i’ve been working on a vpn client lately. i’ve invented (i think) two pretty simple tricks that are worth sharing.
the first thing is a method for locking down a process to not have any filesystem access. the idea is a pretty simple twist on chroot() to an empty directory.
- chdir() to /tmp
- make a directory in /tmp with mkdtemp()
- chroot() to this new directory
- rmdir() the temporary directory (the current directory, unaffected by the chroot, is is still /tmp)
- chdir(“/”) to drop any reference to the old filesystem
- setuid() to a non-privileged account
effectively you now have your process’s root directory as a non-existent directory.
this seems pretty secure. even access(“/”) fails. it also has the added advantage of not requiring a static empty chroot directory (ala /var/run/sshd).
one problem faced by vpn clients that want to set the default route is how to manage to ensure packets still get delivered over the normal network to the vpn server (ie: no infinite loop). another problem is how to restore the normal default route when the vpn client exits (or crashes).
the first problem is usually solved by adding an explicit route to the vpn server using the default gateway. for example, if the default gateway on the network was 192.168.0.1 and the vpn server had an address of 184.108.40.206 then one would add a route for 220.127.116.11 gateway 192.168.0.1. no changes here.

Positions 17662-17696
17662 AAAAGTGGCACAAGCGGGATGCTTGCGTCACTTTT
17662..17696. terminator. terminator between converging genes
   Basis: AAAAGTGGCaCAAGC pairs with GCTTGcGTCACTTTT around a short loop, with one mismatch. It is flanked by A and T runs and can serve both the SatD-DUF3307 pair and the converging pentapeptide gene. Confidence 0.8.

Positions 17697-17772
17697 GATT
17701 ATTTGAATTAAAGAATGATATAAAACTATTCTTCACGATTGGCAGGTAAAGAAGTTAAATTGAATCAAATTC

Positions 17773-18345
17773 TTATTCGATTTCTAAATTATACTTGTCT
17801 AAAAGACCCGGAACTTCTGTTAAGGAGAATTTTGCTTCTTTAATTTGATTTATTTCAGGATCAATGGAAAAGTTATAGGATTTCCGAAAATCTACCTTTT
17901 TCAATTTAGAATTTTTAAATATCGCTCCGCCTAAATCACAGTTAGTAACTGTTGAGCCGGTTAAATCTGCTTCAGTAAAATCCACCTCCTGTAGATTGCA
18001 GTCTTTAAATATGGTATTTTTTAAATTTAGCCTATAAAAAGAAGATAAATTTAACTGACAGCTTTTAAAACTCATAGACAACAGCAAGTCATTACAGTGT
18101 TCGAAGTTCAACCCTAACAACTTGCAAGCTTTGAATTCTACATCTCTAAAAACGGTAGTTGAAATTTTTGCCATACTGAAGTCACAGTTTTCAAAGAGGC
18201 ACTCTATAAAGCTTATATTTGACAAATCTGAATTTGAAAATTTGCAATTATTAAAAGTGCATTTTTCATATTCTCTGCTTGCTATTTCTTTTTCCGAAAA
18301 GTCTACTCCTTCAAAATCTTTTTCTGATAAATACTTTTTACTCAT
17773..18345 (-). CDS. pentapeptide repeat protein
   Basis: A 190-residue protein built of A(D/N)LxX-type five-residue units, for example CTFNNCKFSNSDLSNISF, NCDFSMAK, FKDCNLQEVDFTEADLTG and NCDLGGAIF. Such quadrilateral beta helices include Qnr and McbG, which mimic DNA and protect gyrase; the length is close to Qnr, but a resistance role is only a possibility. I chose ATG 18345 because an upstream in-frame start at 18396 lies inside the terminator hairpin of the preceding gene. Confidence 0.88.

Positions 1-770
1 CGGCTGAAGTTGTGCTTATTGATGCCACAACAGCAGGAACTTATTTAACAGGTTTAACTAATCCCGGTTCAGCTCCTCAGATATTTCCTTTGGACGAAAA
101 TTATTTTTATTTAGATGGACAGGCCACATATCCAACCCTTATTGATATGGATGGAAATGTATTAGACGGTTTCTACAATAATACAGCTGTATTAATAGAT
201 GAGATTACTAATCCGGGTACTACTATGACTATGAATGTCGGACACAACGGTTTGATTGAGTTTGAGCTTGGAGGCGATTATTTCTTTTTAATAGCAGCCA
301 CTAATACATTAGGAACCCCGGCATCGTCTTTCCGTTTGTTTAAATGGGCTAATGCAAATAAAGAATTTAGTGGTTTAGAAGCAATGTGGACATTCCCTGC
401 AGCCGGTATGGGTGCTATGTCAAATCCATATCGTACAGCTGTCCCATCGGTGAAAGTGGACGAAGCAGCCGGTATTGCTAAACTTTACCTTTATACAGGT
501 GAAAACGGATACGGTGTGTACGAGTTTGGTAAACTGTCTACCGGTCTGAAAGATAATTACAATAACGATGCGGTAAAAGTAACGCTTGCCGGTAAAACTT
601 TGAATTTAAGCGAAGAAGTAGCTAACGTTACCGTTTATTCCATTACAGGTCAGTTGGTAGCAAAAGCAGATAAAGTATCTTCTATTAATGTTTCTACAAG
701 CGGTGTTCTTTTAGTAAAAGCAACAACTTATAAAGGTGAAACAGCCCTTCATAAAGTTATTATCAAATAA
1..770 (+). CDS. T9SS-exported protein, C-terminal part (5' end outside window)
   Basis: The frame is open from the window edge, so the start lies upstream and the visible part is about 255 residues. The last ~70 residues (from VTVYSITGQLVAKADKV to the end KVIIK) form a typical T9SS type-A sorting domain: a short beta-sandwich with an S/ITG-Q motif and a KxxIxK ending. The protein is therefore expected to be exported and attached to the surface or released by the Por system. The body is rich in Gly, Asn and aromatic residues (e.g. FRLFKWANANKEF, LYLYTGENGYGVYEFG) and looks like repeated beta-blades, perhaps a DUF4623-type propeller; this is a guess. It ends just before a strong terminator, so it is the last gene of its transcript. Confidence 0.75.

the normal method of setting the default route is to delete the current default route (perhaps remembering what it was) and then setting a new route to the network interface created by the vpn program. when the program exits it may restore the old default route. if the program crashes or is kill()ed then you lose.
my approach is to setup something that i’m humourously calling the “di-semi-default route”. essentially, instead of deleting the old default route and replacing it, you add two new half-default routes. say the vpn interface is called vpn0:
- route 0.0.0.0 netmask 18.104.22.168 to vpn0
- route 22.214.171.124 netmask 126.96.36.199 to vpn0
these routes do not conflict with the default route and because the kernel matches routes with tighter netmasks first, they will get matched before the default route. together, they cover the entire ip address space (the first covers all addresses starting with 0-127 and the second covers all address from 128-255). the really nice thing is that when the ‘vpn0’ interface disappears then so do the routes, re-exposing the normal default route.
update: an attentive commenter, craig box, noted that the “usual” method that i use (and is used by software that he packages for ubuntu) is flawed. it fails to take into account the case where the vpn server is on the same local network as the laptop. in this case, it is an error to send the packets to the default gateway.
the method i now use to deal with this is open /proc/net/route and walk through it until i hit a match for the ip of the vpn server (it is sorted by netmask). once i hit a match i only add the new route if the line i hit was the default route.
thanks, craig :)